The effect of probiotics on barrier function of the intestine, the inflammatory response of the mucosa, and underlying signaling pathways are examined. In experiments with zinc, the secretory and absorptive capacity of intestinal epithelia will be analyzed along with an identification of signaling pathways mediating protective effects against infections.

Investigations are carried out using electrophysiological methods such as the Ussing chamber technique, cell culture, molecular biology and microbiological methods.

Univ.-Prof. Dr. Jörg Aschenbach

Univ.-Prof. Dr. Jörg Aschenbach
Image Credit: privat

Head of Group:

Univ.-Prof. Dr. Jörg R. Aschenbach
Oertzenweg 19b, Hs. 11
14163 Berlin
Tel. +49 30 838 62600

eMail: joerg.aschenbach@fu-berlin.de


Following the ban of antibiotics as growth promotors in 2006 in the EU, phytogenic substances have gained interest as potential modulators of inflammatory processes and oxidative stress. Concerns among consumers because of antiobitic residues and growing numbers of resistant bacteria have lead to an ongoing research for alternatives, such as phytogenic substances, during the last decade. Phytogenic substances are known to have antimicrobial activity and provide antioxidative and antiinflammatory effects, enhance palatability, improve gut functions and homeostasis and promote growth.

Our main goal is to screen for possible targets using cell culture models and Ussing chamber experiments to elucidate the underlying mechanisms and effects of phytogenic feed additives, and their most effective target locations within the digestive tract, in livestock diseases. Our group focuses on cytokine and protein expression analyses via quantitative RT-PCR and Western Blots / ELISA, immunohistochemistry and other molecular biological methods.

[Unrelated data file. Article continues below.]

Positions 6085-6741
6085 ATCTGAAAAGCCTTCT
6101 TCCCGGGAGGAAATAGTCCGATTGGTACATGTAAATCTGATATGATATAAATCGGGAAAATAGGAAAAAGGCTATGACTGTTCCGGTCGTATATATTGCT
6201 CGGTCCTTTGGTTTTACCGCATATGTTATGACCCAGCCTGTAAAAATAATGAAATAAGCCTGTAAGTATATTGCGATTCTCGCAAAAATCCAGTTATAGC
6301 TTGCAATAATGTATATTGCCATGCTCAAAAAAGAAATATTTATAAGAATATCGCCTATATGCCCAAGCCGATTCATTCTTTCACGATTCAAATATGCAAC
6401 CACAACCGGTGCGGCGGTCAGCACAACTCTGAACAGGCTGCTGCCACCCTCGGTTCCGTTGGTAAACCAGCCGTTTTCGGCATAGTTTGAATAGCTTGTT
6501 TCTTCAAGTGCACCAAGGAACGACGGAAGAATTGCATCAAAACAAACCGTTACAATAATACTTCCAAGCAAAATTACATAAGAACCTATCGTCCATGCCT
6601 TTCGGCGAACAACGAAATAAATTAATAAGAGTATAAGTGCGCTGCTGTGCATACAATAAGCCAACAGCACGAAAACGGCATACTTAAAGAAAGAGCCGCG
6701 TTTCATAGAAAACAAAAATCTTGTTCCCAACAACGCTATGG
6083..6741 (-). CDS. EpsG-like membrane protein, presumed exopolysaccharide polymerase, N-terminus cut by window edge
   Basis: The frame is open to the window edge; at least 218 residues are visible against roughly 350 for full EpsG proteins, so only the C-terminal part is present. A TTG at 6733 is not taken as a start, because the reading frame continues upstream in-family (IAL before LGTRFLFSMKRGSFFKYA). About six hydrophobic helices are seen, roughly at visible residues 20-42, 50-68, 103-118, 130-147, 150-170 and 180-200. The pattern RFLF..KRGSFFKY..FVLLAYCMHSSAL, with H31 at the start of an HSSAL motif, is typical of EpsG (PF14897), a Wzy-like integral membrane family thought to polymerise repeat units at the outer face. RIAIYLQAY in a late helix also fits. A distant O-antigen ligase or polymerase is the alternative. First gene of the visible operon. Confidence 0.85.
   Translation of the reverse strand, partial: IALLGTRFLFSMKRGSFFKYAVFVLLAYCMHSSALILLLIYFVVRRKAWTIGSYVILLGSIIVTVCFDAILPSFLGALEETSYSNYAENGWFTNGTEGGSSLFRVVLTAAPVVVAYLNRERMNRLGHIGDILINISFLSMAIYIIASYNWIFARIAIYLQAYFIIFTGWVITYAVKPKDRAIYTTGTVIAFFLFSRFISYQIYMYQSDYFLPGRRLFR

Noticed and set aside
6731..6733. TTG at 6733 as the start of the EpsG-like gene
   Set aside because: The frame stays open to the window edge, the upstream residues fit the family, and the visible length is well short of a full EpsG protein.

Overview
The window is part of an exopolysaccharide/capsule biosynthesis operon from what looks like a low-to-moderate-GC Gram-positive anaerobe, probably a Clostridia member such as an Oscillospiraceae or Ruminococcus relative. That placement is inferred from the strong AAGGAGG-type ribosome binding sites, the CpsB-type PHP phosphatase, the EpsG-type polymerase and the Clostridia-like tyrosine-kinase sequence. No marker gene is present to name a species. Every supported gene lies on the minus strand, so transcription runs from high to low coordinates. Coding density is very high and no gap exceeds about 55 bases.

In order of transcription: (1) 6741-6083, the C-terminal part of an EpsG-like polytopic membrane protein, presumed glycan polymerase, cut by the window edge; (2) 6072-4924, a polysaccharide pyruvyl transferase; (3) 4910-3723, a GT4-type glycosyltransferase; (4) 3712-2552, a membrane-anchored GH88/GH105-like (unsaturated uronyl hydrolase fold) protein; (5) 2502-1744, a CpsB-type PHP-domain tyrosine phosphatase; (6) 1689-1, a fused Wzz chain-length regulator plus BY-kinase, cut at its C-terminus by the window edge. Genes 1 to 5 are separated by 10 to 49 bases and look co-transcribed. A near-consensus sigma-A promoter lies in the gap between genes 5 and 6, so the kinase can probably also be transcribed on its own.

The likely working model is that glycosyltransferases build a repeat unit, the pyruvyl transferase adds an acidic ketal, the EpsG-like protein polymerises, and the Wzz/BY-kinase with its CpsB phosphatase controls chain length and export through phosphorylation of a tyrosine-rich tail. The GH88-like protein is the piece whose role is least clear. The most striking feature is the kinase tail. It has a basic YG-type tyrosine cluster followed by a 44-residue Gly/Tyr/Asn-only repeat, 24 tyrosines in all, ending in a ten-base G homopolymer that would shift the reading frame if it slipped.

To gain a greater understanding of all aspects regarding the effects of phytogenic substances in livestock, we closely collaborate with the groups focusing on 'Magnesium Transport' and 'Metabolism of High-Yielding Dairy cows'.

Head of Group:

 

E-Learning / Information technology

PD Dr. Friederike Stumpff
Oertzenweg 19b, Hs. 11
14163 Berlin
Tel. +49 30 838 62595

eMail:
friederike.stumpff@fu-berlin.de

PD Dr. Friederike Stumpff

 

Dr. Manfred Sommerer
Oertzenweg 19b, Hs. 11
14163 Berlin
Tel. +49 30 838 62598

eMail:
manfred.sommerer@fu-berlin.de

Dr. Manfred Sommerer


The laboratory course in veterinary physiology helps students to gain a deeper understanding of the lecture topics and to enhance competency in the transfer of theoretical knowledge into practical application.  A further focus is to train students in the acquisition and evaluation of numerical parameters that allow an objective measurement of processes central to life. Numerous experiments on humans, tissues and other preparations allow students to consolidate these skills. Non-invasive investigations of physiological parameters serve as an opportunity to teach species-appropriate handling of living animals.  Some experiments take place in virtual environments, which are also accessible to students in preparation or repetition of course work at home on their own PC. Throughout, it is our goal to prepare students for a work environment in which skills in the computer-based acquisition and processing of data are taken for granted.

  • Virtual Physiology
    Virtual environment for experiments on physiological and pharmacological topics, as interactive and variable as in the "real" laboratory (free Demos, development: Dr. H. Braun, University of Marburg)

  • tet.folio in the physiological laboratory course (Co-project with the working group  Nordmeier – didactics of physics since 2014 in which the working group is significantly involved in improving the usability of the tool)
    With the help of a web-based,  platform independent learning environment, students can access various interactive objects. Pure out-put based E-learning is replaced by virtual and multimedial media that require active input by the student.